Frederick Douglass with his second wife Helen Pitts Douglass (sitting). The woman standing is her sister Eva Pitts.
Frederick Douglass (born Frederick Augustus Washington Bailey, February 14, 1818 – February 20, 1895) was an American abolitionist, women's suffragist, editor, orator, author, statesman and reformer. Called "The Sage of Anacostia" and "The Lion of Anacostia", Douglass is one of the most prominent figures in African-American history and United States history. In 1872, Douglass became the first African-American nominated as a Vice-Presidential candidate in the U.S., running on the Equal Rights Party ticket with Victoria Woodhull, the first woman to run for President of the United States.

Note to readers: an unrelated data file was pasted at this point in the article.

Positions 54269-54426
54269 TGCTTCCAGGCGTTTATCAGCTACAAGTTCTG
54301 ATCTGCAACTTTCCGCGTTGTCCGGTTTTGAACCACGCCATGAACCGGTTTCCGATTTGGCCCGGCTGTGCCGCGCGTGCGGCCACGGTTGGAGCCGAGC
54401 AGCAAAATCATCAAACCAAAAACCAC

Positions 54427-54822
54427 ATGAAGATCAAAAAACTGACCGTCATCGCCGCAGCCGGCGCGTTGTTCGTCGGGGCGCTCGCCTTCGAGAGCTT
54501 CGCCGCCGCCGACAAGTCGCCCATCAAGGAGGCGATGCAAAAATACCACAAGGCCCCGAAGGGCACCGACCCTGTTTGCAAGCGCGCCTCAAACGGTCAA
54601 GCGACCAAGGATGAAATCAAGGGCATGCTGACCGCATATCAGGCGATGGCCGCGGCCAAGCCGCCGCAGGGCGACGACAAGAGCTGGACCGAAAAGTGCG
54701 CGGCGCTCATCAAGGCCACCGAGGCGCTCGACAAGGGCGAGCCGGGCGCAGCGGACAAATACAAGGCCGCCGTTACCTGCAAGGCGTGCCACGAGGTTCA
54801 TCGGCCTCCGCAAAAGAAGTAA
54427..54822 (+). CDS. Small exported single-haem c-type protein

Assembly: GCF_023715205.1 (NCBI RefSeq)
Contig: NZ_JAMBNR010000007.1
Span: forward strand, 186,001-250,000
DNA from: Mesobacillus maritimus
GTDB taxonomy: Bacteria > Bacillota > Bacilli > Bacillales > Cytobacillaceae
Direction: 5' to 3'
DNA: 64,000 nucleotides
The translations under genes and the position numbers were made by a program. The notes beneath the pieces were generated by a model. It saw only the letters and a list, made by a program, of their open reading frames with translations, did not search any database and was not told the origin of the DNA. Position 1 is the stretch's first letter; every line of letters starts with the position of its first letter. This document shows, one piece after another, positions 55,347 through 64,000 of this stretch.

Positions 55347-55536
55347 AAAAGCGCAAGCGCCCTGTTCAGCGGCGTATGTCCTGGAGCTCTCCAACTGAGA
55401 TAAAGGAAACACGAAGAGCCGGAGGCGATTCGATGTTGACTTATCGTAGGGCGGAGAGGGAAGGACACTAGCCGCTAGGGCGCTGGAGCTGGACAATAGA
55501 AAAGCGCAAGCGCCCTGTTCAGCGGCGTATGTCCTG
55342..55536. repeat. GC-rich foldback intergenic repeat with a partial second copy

Then there was Hilliary Clinton...but,
...Victoria Woodhull was the first woman to run for vice-President and later as President. Victoria Woodhull
Victoria Claflin Woodhull (September 23, 1838 – June 9, 1927) was an American suffragist who was publicized with Gilded Age newspapers as a leader of the American woman's suffrage movement in the 19th century. She became a colorful and notorious symbol for women's rights, free love, and labor reforms. The authorship of her speeches and articles is disputed. Some contend that many of her speeches on these subjects were not written by Woodhull herself, while others allege that this is a form of revisionism not supported by the evidence. Either way, her role as a representative of these movements was nonetheless powerful and controversial.
Life being what it was after the War for Southern Independence the two of them never really had a chance.